Yet, renewables are not the only emerging contributor to system fatigue. Valve design, casting quality, and material properties have all been cited as factors exacerbating wear and tear by plant teams during conversations with the IMI Insyt team. This further underlines why reliance on software alone can be impractical, as it may lead to plant teams searching for answers in the wrong places. Instead, a comprehensive approach that integrates modelling with physical inspections will lead to the best outcomes.

Maintenance Fundamentals

Getting a full view of the problem of cracking is crucial to pre-empting serious damage to key plant components. Though most CCPP designs are unique with an array of differing components, certain unchanging fundamentals remain that govern best maintenance practice.

For instance, by analysing site performance data in key areas, such as hardware, control logic, and installation, and how they affect each other, the risk of potential failure can be negated regardless of other influencing factors. For example, though a plant’s attemperator spray valves may be correctly sized for the application, the system’s control logic could be initiating excessive spray when not needed, resulting in massive quench events and, eventually, operational failure.

Automation, where feasible, is also recommended to anticipate changing conditions accurately. Many CCPPs still have some degree of manual intervention in the control logic to quickly start up older plants designed for baseload operation, but this can lead to potential issues. Namely, this way of working may result in diminished control and impair maintenance teams’ ability to dynamically react to changing circumstances. By automating in applicable areas, these possible problems can be resolved.

Implementing this approach in real-world scenarios via the IMI Insyt framework has yielded promising results in identifying the root causes of cracking. Through analysing operational data, the IMI Insyt team has been able to identify potential concerns and recommend remedial actions to guard against future unplanned downtime. This includes replacing compromised components, modifying control logic, and upgrading valves for improved performance.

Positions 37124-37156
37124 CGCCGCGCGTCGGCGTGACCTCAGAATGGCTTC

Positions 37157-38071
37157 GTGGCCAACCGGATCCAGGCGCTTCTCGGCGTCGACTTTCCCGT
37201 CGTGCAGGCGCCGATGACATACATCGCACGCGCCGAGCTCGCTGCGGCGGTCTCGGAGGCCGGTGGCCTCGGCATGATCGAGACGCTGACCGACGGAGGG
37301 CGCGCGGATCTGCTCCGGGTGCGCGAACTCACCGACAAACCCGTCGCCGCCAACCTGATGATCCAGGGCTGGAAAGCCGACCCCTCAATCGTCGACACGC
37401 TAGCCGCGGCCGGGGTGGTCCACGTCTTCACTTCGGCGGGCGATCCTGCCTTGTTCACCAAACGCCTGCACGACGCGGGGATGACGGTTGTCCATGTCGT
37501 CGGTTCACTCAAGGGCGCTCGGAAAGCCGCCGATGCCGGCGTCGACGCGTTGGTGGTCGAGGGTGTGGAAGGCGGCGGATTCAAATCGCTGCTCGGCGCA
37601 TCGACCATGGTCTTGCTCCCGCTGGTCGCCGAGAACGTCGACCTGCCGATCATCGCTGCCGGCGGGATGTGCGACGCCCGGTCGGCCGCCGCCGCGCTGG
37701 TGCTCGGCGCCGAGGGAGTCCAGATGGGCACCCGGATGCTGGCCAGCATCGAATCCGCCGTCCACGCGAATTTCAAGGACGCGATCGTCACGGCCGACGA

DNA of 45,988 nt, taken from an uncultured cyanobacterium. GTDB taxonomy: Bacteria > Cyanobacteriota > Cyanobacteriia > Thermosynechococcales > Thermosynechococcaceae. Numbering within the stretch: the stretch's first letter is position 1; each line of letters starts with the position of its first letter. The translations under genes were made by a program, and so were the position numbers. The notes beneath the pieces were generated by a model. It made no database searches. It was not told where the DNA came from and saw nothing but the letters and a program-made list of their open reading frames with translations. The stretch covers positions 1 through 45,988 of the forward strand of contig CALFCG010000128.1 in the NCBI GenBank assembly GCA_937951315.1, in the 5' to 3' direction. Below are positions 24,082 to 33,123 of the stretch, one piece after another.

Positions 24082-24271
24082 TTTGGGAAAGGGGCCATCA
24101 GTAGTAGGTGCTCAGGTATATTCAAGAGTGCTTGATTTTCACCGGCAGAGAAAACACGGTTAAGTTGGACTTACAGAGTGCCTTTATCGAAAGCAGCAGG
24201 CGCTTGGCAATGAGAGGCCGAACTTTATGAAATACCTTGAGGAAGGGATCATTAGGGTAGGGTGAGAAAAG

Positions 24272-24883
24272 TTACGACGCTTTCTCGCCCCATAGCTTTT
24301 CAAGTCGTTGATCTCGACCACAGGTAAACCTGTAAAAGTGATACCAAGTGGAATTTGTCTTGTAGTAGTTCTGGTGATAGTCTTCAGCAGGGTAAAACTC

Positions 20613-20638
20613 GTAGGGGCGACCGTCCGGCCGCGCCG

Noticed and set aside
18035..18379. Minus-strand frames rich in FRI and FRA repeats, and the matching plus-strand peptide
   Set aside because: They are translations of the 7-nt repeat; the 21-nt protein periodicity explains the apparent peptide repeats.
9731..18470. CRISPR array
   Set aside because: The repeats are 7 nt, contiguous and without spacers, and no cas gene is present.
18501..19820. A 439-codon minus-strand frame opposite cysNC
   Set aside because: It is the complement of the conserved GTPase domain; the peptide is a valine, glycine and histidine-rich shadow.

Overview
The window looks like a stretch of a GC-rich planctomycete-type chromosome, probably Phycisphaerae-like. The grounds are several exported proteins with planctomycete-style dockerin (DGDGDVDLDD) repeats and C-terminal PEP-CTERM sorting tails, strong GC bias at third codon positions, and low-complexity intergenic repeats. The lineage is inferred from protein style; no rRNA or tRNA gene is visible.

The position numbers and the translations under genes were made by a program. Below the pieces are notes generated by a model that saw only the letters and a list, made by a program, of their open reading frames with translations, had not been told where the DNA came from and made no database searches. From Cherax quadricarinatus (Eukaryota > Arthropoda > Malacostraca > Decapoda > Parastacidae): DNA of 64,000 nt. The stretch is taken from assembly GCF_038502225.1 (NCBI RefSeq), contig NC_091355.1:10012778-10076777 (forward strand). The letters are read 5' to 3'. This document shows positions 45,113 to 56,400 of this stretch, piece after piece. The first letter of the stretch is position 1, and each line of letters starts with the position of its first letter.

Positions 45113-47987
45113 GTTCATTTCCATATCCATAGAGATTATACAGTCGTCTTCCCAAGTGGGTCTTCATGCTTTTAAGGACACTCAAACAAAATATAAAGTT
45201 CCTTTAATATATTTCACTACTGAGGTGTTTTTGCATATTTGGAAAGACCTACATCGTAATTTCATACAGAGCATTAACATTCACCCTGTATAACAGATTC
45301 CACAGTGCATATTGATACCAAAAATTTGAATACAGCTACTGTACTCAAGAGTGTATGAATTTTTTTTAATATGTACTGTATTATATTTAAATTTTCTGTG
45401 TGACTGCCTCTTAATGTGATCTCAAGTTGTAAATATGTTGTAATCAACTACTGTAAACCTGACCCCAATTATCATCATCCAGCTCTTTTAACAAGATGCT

In conclusion, digital tools alone may not suffice when it comes to preventative maintenance and addressing complex engineering challenges posed by the modern power plant. An increasing reliance on more intermittent renewable power sources is likely to result in more irregular cycling at CCPPs, resulting in key components coming under further stress at even the most robust facilities. The use of historical data and in-person engineering consultancy could therefore be critical in identifying trends and signatures that may lead to failures, allowing plant managers to manage potential risks and avoid costly downtime more effectively.

Jackie Hu is CEO of Automation at IMI. IMI Critical Engineering has long been recognised as a world-leader in the provision of flow control solutions. Its family of specialist companies design, manufacture, and service bespoke valves and actuators that precisely control the flow of steam, gas, and liquids under extremes of pressure and temperature, as well as intensely abrasive or corrosive operating conditions.